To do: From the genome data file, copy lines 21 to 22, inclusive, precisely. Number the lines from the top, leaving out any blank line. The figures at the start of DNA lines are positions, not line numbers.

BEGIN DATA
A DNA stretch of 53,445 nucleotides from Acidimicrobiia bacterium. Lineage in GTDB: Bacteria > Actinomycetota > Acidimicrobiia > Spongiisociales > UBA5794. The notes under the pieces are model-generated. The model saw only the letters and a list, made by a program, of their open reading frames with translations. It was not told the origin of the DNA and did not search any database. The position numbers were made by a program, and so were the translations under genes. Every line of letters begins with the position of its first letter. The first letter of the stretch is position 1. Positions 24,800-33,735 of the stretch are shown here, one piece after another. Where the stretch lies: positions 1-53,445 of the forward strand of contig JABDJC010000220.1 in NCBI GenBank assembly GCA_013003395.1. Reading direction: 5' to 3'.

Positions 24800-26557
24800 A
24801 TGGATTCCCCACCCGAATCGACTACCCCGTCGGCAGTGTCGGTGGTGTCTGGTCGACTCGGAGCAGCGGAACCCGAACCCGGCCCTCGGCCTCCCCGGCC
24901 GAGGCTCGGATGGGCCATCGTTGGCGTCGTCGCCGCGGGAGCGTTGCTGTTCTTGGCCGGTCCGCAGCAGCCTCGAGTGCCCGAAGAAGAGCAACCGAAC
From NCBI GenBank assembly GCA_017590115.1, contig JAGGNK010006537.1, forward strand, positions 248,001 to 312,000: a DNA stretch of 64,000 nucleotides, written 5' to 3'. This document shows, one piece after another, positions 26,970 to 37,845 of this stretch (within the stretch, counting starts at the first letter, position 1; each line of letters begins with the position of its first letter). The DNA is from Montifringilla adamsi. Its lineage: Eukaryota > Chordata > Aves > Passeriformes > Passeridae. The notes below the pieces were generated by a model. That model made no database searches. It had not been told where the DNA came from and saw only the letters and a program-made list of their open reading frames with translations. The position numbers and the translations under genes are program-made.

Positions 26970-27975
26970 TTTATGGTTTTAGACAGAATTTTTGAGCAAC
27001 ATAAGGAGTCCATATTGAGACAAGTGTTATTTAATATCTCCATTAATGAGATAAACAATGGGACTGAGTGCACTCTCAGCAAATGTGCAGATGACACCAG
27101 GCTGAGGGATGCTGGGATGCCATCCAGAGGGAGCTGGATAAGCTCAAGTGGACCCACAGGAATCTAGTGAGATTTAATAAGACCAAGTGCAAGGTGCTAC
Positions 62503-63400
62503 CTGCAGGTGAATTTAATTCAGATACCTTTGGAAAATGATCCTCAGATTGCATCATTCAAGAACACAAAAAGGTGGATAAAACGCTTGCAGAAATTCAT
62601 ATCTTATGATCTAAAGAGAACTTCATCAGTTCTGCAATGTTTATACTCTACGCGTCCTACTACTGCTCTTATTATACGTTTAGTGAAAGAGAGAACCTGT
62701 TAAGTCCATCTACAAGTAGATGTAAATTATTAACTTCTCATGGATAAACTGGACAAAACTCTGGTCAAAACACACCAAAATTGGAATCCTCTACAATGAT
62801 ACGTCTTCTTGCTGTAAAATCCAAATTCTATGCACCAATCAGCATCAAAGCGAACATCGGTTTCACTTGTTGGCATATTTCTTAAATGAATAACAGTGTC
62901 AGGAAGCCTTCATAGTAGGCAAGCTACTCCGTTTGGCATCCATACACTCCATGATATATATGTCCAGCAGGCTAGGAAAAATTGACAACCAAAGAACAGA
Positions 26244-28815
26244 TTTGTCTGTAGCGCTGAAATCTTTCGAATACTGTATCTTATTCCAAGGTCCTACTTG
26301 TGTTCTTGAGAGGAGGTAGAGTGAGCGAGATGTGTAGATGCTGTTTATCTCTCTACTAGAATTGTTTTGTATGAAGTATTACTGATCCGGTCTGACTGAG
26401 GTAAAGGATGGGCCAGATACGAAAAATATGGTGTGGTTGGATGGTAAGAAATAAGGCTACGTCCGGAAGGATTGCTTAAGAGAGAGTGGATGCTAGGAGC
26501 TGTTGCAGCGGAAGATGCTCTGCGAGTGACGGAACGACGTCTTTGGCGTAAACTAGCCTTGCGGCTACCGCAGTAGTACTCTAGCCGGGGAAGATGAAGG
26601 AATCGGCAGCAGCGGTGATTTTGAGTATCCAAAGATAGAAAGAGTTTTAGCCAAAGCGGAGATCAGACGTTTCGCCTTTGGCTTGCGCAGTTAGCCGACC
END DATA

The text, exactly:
26501 TGTTGCAGCGGAAGATGCTCTGCGAGTGACGGAACGACGTCTTTGGCGTAAACTAGCCTTGCGGCTACCGCAGTAGTACTCTAGCCGGGGAAGATGAAGG
26601 AATCGGCAGCAGCGGTGATTTTGAGTATCCAAAGATAGAAAGAGTTTTAGCCAAAGCGGAGATCAGACGTTTCGCCTTTGGCTTGCGCAGTTAGCCGACC